Håfa Adai!

Bed and Breakfast

Oct 7, 2013

Rise refreshed. Ease into your day at Hyatt Regency Guam. There is no need to rush. Enjoy a freshly …more


Oct 7, 2013

Focus on yourself today. Your everyday can wait during your stay at Hyatt Regency Guam. Bring balanc…more

Entry & Exit Formalities

Entry requirements for Guam are the same as for any U.S. destination. Although U.S. citizens are required to possess a U.S. passport, on a case-by-case basis, photo I.D. and proof of citizenship may be accepted. In general, citizens of most other countries must have a valid passport with a U.S. visa.

In October 1988, the U.S. federal government implemented the Guam-only visa waiver program. Citizens of more than a dozen countries were granted permission to enter Guam without a visa for a period of up to 15 days. Travel onward to other U.S. ports was not allowed. Passengers were required to arrive on a signatory carrier.

On November 28, 2009, the visa-waiver program for Guam and the Commonwealth Northern Marianas Islands changed. The period of admission was extended from 15 to 45 days. The visa waiver, however, still does not allow visitors to travel onward to other U.S. ports. Arrival on a signatory carrier is still required.

Under the new program, holders of passports from Australia, Brunei, Hong Kong, Japan, Malaysia, Nauru, New Zealand, Papua New Guinea, the Republic of Korea, Singapore, Taiwan and the United Kingdom are required to complete and sign Form I-736, Guam-CNMI Visa Waiver Information form, and a completed Form I-94, Arrival-Departure Record. A valid unexpired ICAO compliant, machine-readable passport and a clean record of any prior admissions to the United States is also required.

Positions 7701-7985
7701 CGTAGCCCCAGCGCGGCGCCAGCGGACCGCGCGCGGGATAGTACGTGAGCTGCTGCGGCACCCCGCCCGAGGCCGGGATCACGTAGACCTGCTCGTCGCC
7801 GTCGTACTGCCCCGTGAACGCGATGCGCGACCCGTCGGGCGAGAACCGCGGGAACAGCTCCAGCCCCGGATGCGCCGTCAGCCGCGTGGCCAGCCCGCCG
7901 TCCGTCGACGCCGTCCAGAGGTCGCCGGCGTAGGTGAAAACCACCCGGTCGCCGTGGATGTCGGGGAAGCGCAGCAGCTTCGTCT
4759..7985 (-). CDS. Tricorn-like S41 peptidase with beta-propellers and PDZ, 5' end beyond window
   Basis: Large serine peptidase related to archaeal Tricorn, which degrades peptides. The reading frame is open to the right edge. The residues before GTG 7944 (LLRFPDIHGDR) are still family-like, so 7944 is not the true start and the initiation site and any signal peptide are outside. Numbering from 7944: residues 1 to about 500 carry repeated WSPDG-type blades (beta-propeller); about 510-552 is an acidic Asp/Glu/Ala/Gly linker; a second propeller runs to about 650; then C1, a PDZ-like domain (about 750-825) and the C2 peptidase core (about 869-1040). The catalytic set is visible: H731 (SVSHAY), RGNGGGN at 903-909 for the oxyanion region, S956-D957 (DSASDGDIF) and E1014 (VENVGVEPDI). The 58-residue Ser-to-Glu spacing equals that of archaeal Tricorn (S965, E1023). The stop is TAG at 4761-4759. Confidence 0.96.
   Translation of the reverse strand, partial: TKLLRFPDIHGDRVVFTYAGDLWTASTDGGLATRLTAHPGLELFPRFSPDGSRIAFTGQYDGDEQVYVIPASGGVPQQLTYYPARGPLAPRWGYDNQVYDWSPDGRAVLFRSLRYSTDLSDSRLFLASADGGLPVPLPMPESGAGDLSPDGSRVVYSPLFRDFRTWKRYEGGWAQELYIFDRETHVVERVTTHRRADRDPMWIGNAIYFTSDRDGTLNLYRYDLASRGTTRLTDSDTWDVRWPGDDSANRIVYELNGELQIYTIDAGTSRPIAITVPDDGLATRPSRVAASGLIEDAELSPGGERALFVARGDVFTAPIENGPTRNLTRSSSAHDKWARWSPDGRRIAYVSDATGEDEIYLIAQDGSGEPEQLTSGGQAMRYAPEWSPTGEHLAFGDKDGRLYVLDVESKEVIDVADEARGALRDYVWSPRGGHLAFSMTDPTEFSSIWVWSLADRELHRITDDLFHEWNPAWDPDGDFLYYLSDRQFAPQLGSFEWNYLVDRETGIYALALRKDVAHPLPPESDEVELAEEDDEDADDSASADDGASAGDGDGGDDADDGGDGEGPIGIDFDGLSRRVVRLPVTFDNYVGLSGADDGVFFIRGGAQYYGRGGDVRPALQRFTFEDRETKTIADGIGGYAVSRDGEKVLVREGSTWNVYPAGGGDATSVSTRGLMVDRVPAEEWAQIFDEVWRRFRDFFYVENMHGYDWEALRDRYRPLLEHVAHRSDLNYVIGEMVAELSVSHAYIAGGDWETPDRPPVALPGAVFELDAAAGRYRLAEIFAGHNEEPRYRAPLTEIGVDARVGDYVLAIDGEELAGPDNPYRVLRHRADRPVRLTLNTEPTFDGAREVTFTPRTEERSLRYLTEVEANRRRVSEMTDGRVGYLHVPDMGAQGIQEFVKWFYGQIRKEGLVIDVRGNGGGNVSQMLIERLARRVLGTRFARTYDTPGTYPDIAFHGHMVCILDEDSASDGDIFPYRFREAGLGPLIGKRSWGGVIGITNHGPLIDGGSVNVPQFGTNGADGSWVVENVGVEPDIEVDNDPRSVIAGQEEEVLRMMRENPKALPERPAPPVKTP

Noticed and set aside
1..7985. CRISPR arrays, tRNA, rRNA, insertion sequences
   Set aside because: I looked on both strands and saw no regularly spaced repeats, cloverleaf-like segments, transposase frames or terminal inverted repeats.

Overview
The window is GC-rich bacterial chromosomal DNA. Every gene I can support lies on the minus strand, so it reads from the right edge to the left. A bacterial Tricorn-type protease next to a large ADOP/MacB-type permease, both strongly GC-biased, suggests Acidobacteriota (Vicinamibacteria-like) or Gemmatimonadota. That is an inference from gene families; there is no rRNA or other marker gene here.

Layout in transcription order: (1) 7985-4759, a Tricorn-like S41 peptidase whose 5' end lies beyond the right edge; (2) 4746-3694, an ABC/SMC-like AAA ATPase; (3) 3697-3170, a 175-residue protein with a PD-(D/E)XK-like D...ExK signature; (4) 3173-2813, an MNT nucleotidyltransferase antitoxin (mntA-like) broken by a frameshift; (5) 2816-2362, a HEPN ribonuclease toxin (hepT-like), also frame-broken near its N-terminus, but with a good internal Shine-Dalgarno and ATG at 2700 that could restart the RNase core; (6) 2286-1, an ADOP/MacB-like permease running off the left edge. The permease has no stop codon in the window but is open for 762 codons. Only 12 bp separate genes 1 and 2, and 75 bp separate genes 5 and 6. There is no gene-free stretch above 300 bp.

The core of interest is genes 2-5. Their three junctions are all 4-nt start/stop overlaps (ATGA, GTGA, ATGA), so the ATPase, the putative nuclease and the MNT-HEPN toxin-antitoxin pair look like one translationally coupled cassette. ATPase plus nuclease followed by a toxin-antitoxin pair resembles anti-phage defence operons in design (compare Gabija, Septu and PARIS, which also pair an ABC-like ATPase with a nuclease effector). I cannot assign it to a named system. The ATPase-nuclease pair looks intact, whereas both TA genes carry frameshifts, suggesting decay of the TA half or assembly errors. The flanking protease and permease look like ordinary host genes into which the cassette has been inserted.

The Hong Kong Special Administrative Region passport and Hong Kong identification card is required for admission. Citizens of Hong Kong were previously eligible for admission under the Guam visa-waiver program as citizens of the United Kingdom.

The following four countries were removed from the list of those visa-waiver participating countries as of November 28, 2009, according to the U.S. Department of Homeland Security.

  • Indonesia, Vanuatu and Western Samoa because of high visa refusal rates.
  • The Solomon Islands because of ongoing political and civil instability.

Due to the frequent U.S. Department of Homeland Security regulations, please refer all the visa-related information to the U.S. Department of State website:

401 Pale San Vitores Road
Tumon, GU 96913
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